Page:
After four years of futile talks, Mayor Nutter and union leaders representing the city's nonuniformed workers should meet with a neutral third party to help them reach a deal.
Their stalemate revolves around the ugly truth that the city's pension system will implode if it isn't fixed. It's bad for taxpayers, because pension payments can drain the city's coffers and force reductions in services while undermining the city's ability to borrow money. And it's bad for city workers, many of whom are hoping to retire on already small pension checks, if those checks dry up and they are forced to live out the rest of their years in poverty.
No one wants that, and therein lies the common ground that should help the city and the unions negotiate in earnest. The pension system can't be fixed unless both sides contribute more. This isn't fair to workers who have given their share while the city has skipped payments. But it is reality.
Unfortunately, neither side can grapple with reality, because each has become so mistrustful of the other. That's why they need a trusted person or persons to intervene and bring them together.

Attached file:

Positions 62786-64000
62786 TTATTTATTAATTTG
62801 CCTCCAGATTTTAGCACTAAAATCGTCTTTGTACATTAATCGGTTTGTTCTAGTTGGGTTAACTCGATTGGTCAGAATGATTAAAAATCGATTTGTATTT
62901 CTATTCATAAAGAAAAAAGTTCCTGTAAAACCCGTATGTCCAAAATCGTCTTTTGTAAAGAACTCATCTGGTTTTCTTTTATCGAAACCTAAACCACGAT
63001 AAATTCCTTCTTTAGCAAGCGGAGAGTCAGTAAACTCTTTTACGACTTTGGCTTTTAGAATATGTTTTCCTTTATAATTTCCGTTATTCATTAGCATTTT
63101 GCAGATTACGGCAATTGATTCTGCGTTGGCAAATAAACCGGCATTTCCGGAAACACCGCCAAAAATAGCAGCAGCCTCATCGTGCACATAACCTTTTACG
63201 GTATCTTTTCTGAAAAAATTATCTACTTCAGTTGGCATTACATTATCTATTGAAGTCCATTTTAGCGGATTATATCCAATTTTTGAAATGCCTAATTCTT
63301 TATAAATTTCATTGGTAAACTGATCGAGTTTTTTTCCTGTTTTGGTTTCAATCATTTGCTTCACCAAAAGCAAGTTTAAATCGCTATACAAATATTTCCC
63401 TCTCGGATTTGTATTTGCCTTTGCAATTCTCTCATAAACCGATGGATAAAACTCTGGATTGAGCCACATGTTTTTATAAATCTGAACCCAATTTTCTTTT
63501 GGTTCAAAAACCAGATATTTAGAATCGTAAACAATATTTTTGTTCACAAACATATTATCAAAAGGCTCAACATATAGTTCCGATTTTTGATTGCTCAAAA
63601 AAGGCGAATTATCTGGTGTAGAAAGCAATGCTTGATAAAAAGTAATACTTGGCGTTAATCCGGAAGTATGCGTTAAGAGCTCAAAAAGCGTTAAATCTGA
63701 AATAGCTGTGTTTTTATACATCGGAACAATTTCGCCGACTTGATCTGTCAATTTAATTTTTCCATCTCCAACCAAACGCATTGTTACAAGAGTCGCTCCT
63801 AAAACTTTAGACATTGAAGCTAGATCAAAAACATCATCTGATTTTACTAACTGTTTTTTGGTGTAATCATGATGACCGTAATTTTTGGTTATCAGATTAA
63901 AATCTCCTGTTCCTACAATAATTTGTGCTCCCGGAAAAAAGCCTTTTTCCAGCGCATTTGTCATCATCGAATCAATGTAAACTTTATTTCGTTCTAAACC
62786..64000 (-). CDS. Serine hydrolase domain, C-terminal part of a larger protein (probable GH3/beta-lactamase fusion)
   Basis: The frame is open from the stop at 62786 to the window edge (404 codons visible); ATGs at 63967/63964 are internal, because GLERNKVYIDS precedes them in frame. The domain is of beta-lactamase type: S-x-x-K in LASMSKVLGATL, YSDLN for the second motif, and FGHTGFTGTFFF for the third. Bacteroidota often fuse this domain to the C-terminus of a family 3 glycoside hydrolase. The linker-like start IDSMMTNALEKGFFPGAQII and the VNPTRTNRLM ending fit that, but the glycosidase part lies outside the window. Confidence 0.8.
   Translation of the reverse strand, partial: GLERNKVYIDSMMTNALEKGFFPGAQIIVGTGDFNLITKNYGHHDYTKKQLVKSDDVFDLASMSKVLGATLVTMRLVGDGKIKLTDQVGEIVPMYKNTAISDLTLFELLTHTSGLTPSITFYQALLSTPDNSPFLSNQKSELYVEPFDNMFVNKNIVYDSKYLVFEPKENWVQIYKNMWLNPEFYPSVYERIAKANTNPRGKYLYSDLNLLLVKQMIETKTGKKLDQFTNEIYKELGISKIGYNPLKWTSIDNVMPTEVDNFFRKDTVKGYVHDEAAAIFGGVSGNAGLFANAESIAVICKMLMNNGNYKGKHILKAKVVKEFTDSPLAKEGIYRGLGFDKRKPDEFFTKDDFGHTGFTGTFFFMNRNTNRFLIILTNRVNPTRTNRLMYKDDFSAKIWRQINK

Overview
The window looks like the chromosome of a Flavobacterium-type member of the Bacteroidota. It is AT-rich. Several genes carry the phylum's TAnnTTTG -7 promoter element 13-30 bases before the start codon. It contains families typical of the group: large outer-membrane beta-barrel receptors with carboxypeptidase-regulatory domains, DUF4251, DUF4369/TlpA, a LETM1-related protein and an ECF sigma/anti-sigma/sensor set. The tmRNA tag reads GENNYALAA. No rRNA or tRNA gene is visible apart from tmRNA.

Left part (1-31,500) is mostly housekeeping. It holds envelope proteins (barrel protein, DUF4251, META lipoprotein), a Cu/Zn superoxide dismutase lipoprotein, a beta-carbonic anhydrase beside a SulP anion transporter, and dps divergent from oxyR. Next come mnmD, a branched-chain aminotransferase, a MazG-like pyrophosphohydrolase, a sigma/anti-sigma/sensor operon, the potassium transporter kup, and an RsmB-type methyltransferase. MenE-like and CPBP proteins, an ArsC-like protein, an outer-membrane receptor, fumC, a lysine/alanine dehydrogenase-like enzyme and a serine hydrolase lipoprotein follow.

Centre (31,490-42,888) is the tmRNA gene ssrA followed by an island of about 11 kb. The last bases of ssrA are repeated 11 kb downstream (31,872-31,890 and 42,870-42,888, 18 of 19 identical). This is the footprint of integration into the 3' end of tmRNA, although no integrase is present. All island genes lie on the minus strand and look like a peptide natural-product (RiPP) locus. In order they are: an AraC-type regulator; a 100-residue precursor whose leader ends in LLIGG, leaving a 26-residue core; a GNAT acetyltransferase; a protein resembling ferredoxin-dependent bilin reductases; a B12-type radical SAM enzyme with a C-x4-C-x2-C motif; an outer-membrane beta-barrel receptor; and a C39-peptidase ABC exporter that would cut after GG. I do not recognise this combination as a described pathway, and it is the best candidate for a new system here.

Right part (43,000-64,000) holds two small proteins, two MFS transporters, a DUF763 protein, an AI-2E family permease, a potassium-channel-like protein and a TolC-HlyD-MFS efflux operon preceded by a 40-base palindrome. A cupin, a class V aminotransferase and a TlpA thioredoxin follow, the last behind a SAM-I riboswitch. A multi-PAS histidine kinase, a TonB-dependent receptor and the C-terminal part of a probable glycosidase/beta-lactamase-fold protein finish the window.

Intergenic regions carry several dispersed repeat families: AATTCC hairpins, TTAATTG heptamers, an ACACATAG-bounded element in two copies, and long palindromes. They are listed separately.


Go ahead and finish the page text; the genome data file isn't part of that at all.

Labor leader and Nutter supporter Henry Nicholas has been lobbying for months to bring in an adult who can either put Nutter and union leaders in the same room or play Henry Kissinger and shuttle between them. The mayor and the unions should find a mutually respected broker, which shouldn't be that hard to do in a city of 1.5 million. They should consider someone who is familiar with the city's finances, such as Sam Katz, the chairman of the Pennsylvania Intergovernmental Cooperation Authority.
And each side should agree not to embarrass the other publicly any more than they already have. The March 14 City Council session, in which workers whistled and shouted until Council weakly recessed and cut off Nutter's budget address, was unacceptable.
But after Nutter asked the state Supreme Court to let him impose a deal on the city's blue-collar union, it's not surprising that workers in the building trades joined public employees in a remarkable show of solidarity. Both factions saw the mayor's request as a serious assault on collective bargaining. If Nutter's move was meant to be strategic, he needs to look at the chess board again and reconsider the lawsuit, because it could cost him the game.